ANALYSIS – Canada lose to Morocco by a score of 2-1, which means that Les Rouges go home with no points in the group, but plenty of lessons and experience that will help them on the road to 2026.
Canada finished at rock bottom of the group with a goal difference of -5, which on paper looked to represent an abysmal performance. However, there was much to be proud of in how the Canadians played, but also much to learn from when playing at the highest levels.
Canada Lose To Morocco as They Bow Out of the World Cup
Horror Start Showed Lack of Experience
Canada was going into this game playing only for pride, and for history. With Alphonso Davies already scoring their first-ever World Cup goal, the Boys in Red were hunting for their first points on the table.
However, their night began atrociously. A poor back-pass from Steven Vitoria to a late arriving Borjan put the keeper in a sticky situation, but no one expected the 72-capped shot-stopper to pass the ball straight to Hakim Ziyech. The Chelsea man was the last player Canada wanted to receive that ball, as he gracefully lobbed it over Borjan in no-mans land, and into the back of the net. All within the opening four minutes.
Canada then tried to rally back but seemed nervous and frustrated, often forcing plays into crowded areas and giving cheap giveaways. It was once again Canada’s Achilles heel in the overhead through ball that led to Morocco’s second, as El-Nesyri held off Miller and Vitoria to pounce on the long ball and fire through Borjan.
It was the worst possible start from a team that, at least in the opening minutes of the previous two games, looked solid and organized. Whether it was the tweak in tactics or the lack of anything tangible to play for, Canada looked far from the side that qualified for this tournament earlier in the year.
— TSN (@TSN_Sports) December 1, 2022
Improved Second-Half-Showed Character
For as badly as Canada started, they nevertheless got a lifeline at the end of the first half, when Sam Adekugbe whipped a cross in that deflected twice before rolling into the Moroccan net.
Canada took that momentum into the second half, and after some much-need tactical changes in bringing on Atiba Hutchinson and Ismael Koné alongside Jonathan David, looked to be the better side. The switch into a three-man midfield looked to have given Canada some more control, and they looked to play in a similar way to how they opened versus Belgium and Croatia.
Unfortunately, just as in those previous games, they lacked that cutting edge that is so crucial against these top teams, and could not capitalize on their improved performance. The only real chance came from the person who arguably deserved a goal more than anyone, Atiba Hutchinson.
A Hoilett corner was met well by the stalwart captain, who headed it straight onto the crossbar, which ricocheted down but not over the line before Alistair Johnston’s second effort flew high of the margin.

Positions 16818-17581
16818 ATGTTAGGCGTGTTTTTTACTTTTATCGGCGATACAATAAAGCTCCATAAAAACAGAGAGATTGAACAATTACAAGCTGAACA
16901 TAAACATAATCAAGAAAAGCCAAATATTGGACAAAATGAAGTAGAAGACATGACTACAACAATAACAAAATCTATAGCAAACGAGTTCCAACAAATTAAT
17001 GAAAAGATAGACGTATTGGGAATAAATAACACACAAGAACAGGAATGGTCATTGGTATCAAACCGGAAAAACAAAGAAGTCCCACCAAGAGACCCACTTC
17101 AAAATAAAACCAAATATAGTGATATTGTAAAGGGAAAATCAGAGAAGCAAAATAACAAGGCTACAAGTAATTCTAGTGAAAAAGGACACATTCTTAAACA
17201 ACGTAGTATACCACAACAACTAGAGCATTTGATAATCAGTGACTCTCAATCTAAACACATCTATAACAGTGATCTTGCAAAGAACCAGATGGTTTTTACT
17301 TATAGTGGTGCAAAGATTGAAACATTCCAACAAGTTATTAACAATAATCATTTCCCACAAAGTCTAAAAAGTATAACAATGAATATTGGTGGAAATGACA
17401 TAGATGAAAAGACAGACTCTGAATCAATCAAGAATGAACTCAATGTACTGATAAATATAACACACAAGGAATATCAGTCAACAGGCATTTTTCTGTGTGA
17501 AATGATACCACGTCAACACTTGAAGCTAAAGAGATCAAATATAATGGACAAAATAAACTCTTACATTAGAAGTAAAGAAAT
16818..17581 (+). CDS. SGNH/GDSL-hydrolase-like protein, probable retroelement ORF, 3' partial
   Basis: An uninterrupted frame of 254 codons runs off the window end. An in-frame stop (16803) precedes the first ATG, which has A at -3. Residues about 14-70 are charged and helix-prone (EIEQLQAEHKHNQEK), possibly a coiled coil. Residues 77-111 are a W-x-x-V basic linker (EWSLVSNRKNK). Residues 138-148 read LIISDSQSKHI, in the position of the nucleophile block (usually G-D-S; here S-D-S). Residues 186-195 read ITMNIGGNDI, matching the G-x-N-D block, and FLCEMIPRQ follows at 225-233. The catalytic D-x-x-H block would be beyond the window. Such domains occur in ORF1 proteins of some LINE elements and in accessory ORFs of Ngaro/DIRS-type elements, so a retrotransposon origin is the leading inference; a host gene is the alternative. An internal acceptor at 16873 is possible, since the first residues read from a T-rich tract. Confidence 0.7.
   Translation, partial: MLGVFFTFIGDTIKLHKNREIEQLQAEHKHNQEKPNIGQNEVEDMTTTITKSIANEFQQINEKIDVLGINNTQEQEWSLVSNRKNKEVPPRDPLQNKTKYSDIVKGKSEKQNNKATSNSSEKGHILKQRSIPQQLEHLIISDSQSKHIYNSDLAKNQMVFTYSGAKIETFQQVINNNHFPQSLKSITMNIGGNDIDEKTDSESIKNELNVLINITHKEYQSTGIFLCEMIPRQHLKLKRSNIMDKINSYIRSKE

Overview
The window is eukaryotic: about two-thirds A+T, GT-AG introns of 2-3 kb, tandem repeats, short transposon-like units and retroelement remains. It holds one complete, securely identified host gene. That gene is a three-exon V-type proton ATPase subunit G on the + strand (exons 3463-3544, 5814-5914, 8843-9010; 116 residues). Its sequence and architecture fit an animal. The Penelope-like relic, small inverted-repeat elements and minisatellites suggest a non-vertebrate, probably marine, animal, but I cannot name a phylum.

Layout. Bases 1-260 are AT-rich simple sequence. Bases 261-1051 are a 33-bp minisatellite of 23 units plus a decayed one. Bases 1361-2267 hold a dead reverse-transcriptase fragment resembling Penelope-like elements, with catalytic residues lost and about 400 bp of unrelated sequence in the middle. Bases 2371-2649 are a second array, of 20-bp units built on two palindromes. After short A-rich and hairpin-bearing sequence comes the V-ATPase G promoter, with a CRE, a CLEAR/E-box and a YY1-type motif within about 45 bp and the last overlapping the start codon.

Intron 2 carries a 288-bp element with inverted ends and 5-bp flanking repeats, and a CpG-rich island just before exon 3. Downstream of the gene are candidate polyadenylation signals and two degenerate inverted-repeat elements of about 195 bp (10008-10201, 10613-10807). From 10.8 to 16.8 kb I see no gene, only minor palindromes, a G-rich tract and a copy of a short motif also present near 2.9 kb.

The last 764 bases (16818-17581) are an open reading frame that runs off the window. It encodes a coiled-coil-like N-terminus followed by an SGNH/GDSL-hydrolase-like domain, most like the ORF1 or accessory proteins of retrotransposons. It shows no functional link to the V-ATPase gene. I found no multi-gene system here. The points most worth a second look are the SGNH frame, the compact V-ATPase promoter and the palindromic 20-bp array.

Canada still did not back down and showed fight and determination throughout the rest of the half. Which the tactical switches, they looked to settle the play more, move it across the pitch, and actually penetrate Morocco’s holding midfield line. But for all their good effort, the final whistle blew to Moroccan delight as they qualified for the knockout stages for the first time since 1986; coincidentally, the same year Canada last made a World Cup.
— TSN (@TSN_Sports) December 1, 2022
Lesson Given, Lessons Taken as Canada Lose to Morocco
It seemed that both Head Coach John Herdman and his players got some humbling lessons in this game, and throughout the tournament.
The decision once more to start a midfield pivot against a midfield trio proved to be part of Canada’s downfall once more, as Mark-Anthony Kaye and Jonathan Osorio were overrun and overwhelmed in that midfield for the entire first half. The decision to also start Davies on the right was mind-boggling, as the Bayern Munich star looked awkward on that side and often lost out possession by trying to cut in onto his favoured left side.
The defence, which looked rock-solid in qualifying, fell flat once more today, as a poor back pass from the seemingly evergreen Steven Vitoria led to the first goal, and the switching off from both him and Kamal Miller led to the second. At this level, you have to be 100 percent concentrated 100 percent of the time, or else you will get punished. And with a final goal difference of -5, Canada sure learned that lesson.
The performance at the end gives positive signs for the future of this team, especially in the performances of young players such as Ismael Koné, but it also shows how far this team needs to grow to be properly competitive in 2026,
Looking to 2026 and Beyond
Although Canada goes home today with nothing but two goals to its name (one of which was an own goal), they do not go home in shame.
They showed grit and tenacity at many stages and gave Belgium and even Croatia in the early stages of that game, a proper scare. Perhaps the biggest lesson they learned is how fine the margins are on the world’s biggest stage, but they will look to close that gap in the next four years.
Regardless of the result, this team brought national soccer pride back to Canada, and they have set the stage for a hopefully long and fruitful future in the World Cup.
And that is a win in itself.
For the country.
For the badge.
— Canada Soccer (@CanadaSoccerEN) December 1, 2022